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Coming event: The 6th MU-GNU International Joint Symposium in Plant Biotechnology

The 6th MU-GNU International Joint Symposium in Plant Biotechnology

May 8-9, 2017

University of Missouri, Columbia



University of Missouri, Columbia, Missouri, USA

● The Interdisciplinary Plant Group

● College of Agriculture, Food, and National Resources at the University of Missouri

Gyeongsang National University, Jinju, Korea

● Plant Molecular Biology and Biotechnology Research Center

● Systems & Synthetic Agrobiotech Center, Next Generation Biogreen 21 Project of Rural Development Administration Korea

● Brain Korea 21 plus Program, Ministry of Education

● University for Creative Korea Program, Ministry of Education



– Gary Stacey (Chair), Divisions of Plant Sciences and Biochemistry, MU

– Trupti Joshi, Translational Bioinformatics, School of Medicine – Medical Research Office, MU

– Toni Kazic, Electrical Engineering and Computer Science, MU

– Sang S. Kim, Director, Asian Affairs Center, MU

– Abe Koo, Division of Biochemistry, MU

– David G. Mendoza-Cozatl, Division of Plant Sciences, MU

– Jinglu Tan, Department of Biological Engineering, MU

– Dong Xu, Electrical Engineering and Computer Science, MU



1st day (May 8, Monday)
08:30- 09:00: Registration
09:00 – 09:30 Opening Ceremony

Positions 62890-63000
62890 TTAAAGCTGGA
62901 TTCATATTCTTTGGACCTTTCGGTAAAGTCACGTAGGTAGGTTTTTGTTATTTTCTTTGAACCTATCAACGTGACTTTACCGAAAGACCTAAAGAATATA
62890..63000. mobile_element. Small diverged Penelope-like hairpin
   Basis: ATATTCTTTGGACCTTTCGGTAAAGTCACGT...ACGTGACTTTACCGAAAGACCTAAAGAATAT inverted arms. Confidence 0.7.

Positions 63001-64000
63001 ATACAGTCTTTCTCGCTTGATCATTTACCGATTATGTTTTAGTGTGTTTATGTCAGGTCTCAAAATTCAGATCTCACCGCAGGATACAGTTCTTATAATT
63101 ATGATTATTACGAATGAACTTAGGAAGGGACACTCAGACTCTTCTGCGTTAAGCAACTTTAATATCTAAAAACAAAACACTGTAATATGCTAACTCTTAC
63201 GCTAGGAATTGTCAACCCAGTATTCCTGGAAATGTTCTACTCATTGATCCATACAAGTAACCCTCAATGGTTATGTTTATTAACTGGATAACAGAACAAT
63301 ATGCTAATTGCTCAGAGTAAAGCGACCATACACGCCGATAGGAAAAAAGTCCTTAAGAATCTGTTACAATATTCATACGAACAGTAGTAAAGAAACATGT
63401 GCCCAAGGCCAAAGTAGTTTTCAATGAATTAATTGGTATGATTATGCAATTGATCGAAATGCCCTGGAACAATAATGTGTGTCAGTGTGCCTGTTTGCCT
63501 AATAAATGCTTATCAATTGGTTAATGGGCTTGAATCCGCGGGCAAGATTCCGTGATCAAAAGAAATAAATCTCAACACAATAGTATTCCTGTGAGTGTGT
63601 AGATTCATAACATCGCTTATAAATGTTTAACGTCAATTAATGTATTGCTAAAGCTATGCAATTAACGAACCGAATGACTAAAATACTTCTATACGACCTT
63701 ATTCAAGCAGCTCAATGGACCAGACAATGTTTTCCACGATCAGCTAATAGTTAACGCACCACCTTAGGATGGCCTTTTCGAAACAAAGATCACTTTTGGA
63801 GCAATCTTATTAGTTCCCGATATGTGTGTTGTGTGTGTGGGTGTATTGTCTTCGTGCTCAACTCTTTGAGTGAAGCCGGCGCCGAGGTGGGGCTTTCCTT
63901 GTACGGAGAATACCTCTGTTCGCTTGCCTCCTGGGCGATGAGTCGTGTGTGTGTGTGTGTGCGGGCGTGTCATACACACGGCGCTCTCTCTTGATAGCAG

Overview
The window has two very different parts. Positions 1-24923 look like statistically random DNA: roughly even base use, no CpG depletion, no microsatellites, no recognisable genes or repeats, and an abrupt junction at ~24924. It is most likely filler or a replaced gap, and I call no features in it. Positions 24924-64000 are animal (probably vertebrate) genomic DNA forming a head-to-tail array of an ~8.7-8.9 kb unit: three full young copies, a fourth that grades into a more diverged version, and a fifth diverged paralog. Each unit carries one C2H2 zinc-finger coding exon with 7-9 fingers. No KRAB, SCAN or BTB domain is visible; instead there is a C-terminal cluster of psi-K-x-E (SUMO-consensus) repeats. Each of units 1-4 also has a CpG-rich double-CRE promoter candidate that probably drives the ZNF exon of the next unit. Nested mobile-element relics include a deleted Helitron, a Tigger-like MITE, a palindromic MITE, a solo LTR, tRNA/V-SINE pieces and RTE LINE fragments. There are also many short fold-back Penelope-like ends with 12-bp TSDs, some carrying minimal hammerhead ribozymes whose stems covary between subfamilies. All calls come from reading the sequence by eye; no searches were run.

Opening remark:

-Welcome remark: Marc Linit (Acting Dean, CAFNR, MU)

-Welcome remark: Mun Choi (UM President)

Session I Chair: Gary Stacey (Division of Plant Sciences, MU)
09:30- 10:00 Keun Woo Lee (Division of Applied Life Sciences, GNU): Molecular Modeling Approaches for Understanding the Mechanism of Light Signal Transduction in Plant Phytochrome
10:00 – 10:30 Mannie Liscum, (Division of Biology, MU): Phototropism: Molecular cell biology from phototropin receptors to changes in gene expression
10:30 – 11:00 Woo Sik Chung (Division of Applied Life Sciences, GNU): Cross-Talk of Salicylic Acid and Auxin Signaling via a MAP Kinase Cascade in Arabidopsis
11:00 – 11:15 Coffee Break
11:15 – 11:45 Joe Jez (Department of Biology, Washington Univ.): Molecular Controls in Plant Hormone Signaling
11:45 – 12:15 Lloyd Sumner, (Division of Biochemistry, MU): Integrated Metabolomics for Gene Discovery and Characterization of Plant Metabolic Pathways